At the Academic Writing Lab, we can help with the way the article is written grammatically, stylistically, and structurally, whereas your research advisor and colleagues can help you with the contents. The latter is the most important part of an article. A truly interesting paper won’t be sent back only because your English is not perfect. Most probably, you will be asked to edit it. It’s often put down as “needs a native speaker’s proofreading/editing”. We can provide that at the Academic Writing Lab. Even beginners, such as Bachelor’s students, are welcome to attend our lessons and consultations.
Can the Academic Writing Lab do everything for me?
No, the Academic Writing Lab does not deal with writing nor translating.
What if my English is bad?
There is a Foreign Language Training Center at ITMO University. Any student and staff member of the university is welcome there. Also, the Academic Writing Lab regularly arranges workshops and courses in academic English. In general, it’s much easier to learn how to read and write than to speak. You should read more scientific articles written in your field of studies. Even if you have to use a dictionary, it will give you an expertise in terms. Then, you can try to write a short abstract for a conference in your field of studies. In about six months of exercise, you’ll be able to complete your first article, too.
How do you make sure the article is fit for publication?
You should start by choosing an appropriate journal and taking a look at other articles published there that cover a topic similar to yours. Once you’ve picked a journal, you should write the article according to its rules and requirements. Also, it’s worth reading other articles to see what the authors included in the main sections and what title they chose. Even though most academic papers follow IMRAD, each journal has its own requirements. For example, some journals ask for a separate paragraph called related work, which means a description of literary sources, whereas usually it only takes a couple of sentences in the introduction.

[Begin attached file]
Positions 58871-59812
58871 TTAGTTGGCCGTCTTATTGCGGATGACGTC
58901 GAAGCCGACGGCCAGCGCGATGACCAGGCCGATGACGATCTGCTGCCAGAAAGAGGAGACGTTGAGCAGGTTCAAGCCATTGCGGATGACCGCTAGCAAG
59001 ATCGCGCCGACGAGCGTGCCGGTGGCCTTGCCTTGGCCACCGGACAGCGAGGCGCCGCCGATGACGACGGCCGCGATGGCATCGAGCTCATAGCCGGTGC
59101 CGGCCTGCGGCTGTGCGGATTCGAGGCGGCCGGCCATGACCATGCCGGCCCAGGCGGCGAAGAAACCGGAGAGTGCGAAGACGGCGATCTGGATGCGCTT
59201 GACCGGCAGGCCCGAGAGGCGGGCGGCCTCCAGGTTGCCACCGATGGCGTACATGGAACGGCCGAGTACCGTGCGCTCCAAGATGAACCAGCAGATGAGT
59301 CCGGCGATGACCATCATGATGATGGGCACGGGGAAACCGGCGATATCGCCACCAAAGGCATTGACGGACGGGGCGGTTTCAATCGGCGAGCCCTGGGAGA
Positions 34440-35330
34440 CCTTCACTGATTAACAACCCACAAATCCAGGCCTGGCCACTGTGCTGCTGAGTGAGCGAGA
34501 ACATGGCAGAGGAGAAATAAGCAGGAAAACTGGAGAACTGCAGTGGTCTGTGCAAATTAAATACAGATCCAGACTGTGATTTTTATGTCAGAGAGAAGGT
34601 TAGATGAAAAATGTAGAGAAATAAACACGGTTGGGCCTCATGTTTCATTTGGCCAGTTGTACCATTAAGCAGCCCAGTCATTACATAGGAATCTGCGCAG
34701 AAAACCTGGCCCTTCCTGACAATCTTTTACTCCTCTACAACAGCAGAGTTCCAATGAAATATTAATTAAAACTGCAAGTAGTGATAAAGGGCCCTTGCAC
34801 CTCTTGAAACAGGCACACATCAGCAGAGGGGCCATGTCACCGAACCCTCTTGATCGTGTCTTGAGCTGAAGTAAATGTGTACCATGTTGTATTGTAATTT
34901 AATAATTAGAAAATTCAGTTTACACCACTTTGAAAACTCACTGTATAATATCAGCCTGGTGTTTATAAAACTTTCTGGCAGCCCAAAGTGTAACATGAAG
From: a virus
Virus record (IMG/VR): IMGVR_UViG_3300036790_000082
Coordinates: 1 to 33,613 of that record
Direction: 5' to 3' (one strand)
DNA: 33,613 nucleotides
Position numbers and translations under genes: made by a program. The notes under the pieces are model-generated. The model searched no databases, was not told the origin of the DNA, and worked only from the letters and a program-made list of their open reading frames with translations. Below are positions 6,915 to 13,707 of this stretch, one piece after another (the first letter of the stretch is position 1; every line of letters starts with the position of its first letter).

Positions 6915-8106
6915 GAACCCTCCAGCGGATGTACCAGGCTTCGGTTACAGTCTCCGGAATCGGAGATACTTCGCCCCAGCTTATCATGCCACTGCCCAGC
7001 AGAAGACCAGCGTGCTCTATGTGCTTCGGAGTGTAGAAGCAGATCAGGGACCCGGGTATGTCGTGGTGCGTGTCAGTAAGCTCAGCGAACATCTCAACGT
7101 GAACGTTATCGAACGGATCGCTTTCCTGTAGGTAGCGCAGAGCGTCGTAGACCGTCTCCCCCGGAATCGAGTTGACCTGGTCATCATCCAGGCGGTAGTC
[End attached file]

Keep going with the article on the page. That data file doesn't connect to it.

What is IMRAD?
IMRAD is the structure of academic articles. It contains four parts: introduction, methods, results, and discussion. In the introduction, you state the goal, subject, and hypothesis of your research. In methods, you talk about what was studied, where, when, and how it took place, as well as via which tools the research was performed. In the results section, you state what the outcomes of the research are, whether the hypothesis was proven correct or not. In discussion, you describe how the achieved results can be applied further, why they are relevant, and how they fit into the existing scientific worldview.
How much time do you need to publish an article?
Writing, as well as publishing, takes quite a lot of time. Publishing can be time-demanding, especially if it’s a popular, peer-reviewed journal: it may take up to a year. Each article must not only be read by the editor, but also reviewed. Sometimes, articles are sent back to be edited and improved, which makes the process even longer. If the journal does not come out too often, for example, only quarterly, a publication backlog may appear – something like a queue of accepted articles. Thus, waiting for your turn may take even more time.